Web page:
MIRANSHAH, Pakistan (Reuters) - A suspected U.S. drone fired a missile into a Pakistani village in North Waziristan tribal region early on Thursday, a Reuters witness said, the latest in a series of such attacks in recent weeks.
The strike targeted a village near Waziristan’s main town of Miranshah where Jalaluddin Haqqani, a veteran Taliban commander and an old friend of Osama bin Laden, had established a madrasa or religious school and where his extended family used to be living. There was no immediate word on casualties.
“A large number of militants are rushing toward the area in vehicles,” the Reuters witness told Reuters by telephone from Miranshah.
Twenty-three people, mostly relatives of Haqqani, were killed in a similar attack in the same area in September.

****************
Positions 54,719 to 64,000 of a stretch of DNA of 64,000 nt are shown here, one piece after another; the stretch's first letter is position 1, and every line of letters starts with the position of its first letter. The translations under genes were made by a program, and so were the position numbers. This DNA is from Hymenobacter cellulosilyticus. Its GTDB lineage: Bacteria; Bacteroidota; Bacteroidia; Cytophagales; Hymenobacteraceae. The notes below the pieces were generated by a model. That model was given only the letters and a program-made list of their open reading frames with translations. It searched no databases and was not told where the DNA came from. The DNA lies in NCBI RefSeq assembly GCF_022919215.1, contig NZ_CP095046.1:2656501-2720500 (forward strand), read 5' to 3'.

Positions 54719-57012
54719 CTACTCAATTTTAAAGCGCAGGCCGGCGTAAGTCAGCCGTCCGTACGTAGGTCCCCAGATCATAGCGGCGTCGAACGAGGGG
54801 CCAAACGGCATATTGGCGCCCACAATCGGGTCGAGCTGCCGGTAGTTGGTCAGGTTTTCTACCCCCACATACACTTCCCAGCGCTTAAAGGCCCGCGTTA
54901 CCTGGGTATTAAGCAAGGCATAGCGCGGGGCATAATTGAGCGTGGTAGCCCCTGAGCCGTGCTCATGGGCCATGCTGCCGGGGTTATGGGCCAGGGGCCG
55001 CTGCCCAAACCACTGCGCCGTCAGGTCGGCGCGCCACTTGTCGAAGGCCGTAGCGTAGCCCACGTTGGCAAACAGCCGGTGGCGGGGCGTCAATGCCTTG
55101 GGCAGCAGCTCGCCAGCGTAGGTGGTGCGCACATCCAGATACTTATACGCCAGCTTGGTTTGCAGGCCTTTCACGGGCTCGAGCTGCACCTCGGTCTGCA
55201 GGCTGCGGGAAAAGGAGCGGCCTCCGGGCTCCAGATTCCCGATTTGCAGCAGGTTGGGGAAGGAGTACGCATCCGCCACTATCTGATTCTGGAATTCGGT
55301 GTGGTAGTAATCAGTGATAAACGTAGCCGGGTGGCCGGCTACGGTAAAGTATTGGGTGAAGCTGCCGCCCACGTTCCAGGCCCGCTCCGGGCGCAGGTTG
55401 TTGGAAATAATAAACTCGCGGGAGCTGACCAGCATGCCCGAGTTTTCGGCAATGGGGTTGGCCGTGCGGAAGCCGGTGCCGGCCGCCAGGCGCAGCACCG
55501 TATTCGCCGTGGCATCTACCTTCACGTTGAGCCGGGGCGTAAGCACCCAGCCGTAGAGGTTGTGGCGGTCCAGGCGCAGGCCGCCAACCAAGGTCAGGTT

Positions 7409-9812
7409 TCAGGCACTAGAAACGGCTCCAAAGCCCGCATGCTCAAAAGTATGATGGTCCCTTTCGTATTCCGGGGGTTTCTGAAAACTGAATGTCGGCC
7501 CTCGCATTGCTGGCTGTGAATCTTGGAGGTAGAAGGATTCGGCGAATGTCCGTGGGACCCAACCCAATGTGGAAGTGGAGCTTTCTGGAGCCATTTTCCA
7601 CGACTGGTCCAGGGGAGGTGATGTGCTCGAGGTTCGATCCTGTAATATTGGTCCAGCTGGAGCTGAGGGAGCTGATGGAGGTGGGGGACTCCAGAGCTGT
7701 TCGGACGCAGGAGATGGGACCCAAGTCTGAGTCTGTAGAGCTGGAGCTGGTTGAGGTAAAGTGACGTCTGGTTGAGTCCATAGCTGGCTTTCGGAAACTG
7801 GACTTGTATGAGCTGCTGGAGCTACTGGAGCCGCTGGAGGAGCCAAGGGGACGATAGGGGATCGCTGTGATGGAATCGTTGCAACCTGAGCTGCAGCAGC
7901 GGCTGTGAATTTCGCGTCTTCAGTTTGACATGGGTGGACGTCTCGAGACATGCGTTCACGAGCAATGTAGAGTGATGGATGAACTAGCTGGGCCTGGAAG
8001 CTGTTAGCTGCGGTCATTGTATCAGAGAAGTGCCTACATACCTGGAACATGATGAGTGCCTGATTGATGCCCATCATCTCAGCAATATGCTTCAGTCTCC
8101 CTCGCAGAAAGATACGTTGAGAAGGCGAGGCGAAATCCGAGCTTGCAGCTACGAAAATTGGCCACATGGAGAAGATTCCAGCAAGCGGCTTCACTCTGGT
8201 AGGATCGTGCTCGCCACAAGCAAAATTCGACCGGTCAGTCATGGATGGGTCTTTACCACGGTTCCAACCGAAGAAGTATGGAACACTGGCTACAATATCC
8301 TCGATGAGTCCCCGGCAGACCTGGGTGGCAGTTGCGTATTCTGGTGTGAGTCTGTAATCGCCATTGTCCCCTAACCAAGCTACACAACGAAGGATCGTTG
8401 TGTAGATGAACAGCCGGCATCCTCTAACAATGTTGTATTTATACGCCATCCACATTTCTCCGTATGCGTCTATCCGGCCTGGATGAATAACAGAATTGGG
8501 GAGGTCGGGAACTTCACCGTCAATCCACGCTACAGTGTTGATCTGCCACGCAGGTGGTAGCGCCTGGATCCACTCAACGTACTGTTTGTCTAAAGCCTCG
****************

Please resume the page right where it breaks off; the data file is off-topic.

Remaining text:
The U.S. forces, frustrated over growing cross-border militant attacks from the Pakistani side, have carried out around a dozen missile strikes and a commando raid in Pakistani tribal areas since the start of September.
A large number of militants have been killed in these attacks but no senior al Qaeda or Taliban commander is reported to have died so far.
One of the sons of Haqqani had told Reuters that the elderly commander was in Afghanistan when the village was hit in September.
Haqqani is a veteran of the U.S.-backed Afghan war against the Soviet invasion in the 1970s and 1980s and his extended family had been living in North Waziristan since then. Haqqani’s links with bin Laden go back to the late 1980s.
Taliban sources say he is in ill-health and his son, Sirajuddin, has been leading the Haqqani group.
Reporting by Haji Mujtaba; Writing by Zeeshan Haider; Editing by Sami Aboudi